Ukraine has suspended OTP Bank's international war sponsor status, fulfilling Hungary's demand. This also applies to five Greek shipping companies accused of aiding Russian oil evasion.
The Ukrainian National Agency for the Prevention of Corruption (NACP) has made a significant announcement, suspending the international war sponsor status previously accorded to Hungary's OTP Bank, a move that Budapest had vehemently called for. This development was reported by the European Pravda website on Friday.
In addition to OTP Bank, the NACP has extended its scrutiny to include five Greek shipping companies, previously accused by Kyiv of illicitly transporting Russian oil to circumvent price regulations.
The decision to revoke OTP Bank's international war sponsor status came about through negotiations between NACP representatives and counterparts from these businesses and governments. The focus of these discussions centered on discontinuing collaboration with the Russian Federation, though specific details were not disclosed by the NACP.
Kyiv is now anticipating a response from Hungary and hopes that Budapest will unlock a tranche of EUR 500 million from the European Peace Fund. Similarly, there are expectations for Greece to rescind its intentions to obstruct future EU sanctions packages designed to curtail Russia's capacity to sustain its ongoing conflict. However, the NACP underscores that the removal of these Greek companies and the Hungarian bank from the list of international war sponsors hinges on their adherence to the terms of cooperation with Russia.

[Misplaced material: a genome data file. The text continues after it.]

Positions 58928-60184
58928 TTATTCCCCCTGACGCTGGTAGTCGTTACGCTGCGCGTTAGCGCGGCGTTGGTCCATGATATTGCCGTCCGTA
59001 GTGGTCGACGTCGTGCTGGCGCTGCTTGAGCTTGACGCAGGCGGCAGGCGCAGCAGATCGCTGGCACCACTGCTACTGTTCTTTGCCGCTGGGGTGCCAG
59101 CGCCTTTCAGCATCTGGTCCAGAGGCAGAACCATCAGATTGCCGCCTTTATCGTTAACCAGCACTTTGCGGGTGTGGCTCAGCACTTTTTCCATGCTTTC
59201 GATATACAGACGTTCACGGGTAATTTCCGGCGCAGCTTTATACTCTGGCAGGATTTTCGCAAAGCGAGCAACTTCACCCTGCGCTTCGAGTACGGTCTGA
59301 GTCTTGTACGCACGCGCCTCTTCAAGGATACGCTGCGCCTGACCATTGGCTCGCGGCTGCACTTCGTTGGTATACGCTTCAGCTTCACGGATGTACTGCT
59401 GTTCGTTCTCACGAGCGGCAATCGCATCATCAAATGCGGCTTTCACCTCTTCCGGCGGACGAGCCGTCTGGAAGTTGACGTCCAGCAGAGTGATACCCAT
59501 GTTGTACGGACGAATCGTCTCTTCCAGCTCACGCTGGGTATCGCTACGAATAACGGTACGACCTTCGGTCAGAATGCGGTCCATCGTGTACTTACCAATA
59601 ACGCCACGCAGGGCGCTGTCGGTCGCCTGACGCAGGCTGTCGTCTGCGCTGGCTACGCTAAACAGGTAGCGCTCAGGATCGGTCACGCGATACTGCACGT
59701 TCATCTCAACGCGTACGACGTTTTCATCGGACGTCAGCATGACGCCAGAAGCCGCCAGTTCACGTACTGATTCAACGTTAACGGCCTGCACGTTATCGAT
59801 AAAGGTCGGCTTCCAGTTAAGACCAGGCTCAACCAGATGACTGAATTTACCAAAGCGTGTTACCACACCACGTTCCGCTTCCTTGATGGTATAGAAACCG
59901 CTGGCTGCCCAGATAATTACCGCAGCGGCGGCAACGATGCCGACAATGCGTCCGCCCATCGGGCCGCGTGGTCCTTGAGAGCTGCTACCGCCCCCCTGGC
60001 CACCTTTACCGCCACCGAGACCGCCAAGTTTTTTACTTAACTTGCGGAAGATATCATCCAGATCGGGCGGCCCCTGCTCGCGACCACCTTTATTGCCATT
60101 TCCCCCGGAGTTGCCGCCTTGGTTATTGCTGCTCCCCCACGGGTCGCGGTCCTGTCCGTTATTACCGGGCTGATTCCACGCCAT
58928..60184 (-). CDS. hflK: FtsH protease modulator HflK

The backdrop to this development dates back to May, when the Ukrainian National Agency for the Prevention of Corruption included OTP Bank, Hungary's largest bank, on the list of war sponsors. This decision was influenced by the bank's stance on maintaining operations in Russia and its tacit acknowledgment of the self-proclaimed Donetsk People's Republic (DPR) and Luhansk People's Republic (LPR).
In response, Hungary promptly cautioned that the inclusion of OTP Bank on the list of war sponsors would significantly hinder Budapest's ability to reach a consensus with the EU on fresh sanctions against Russia. Hungary also threatened to obstruct the release of new tranches from the European Peace Fund as a consequence of this move.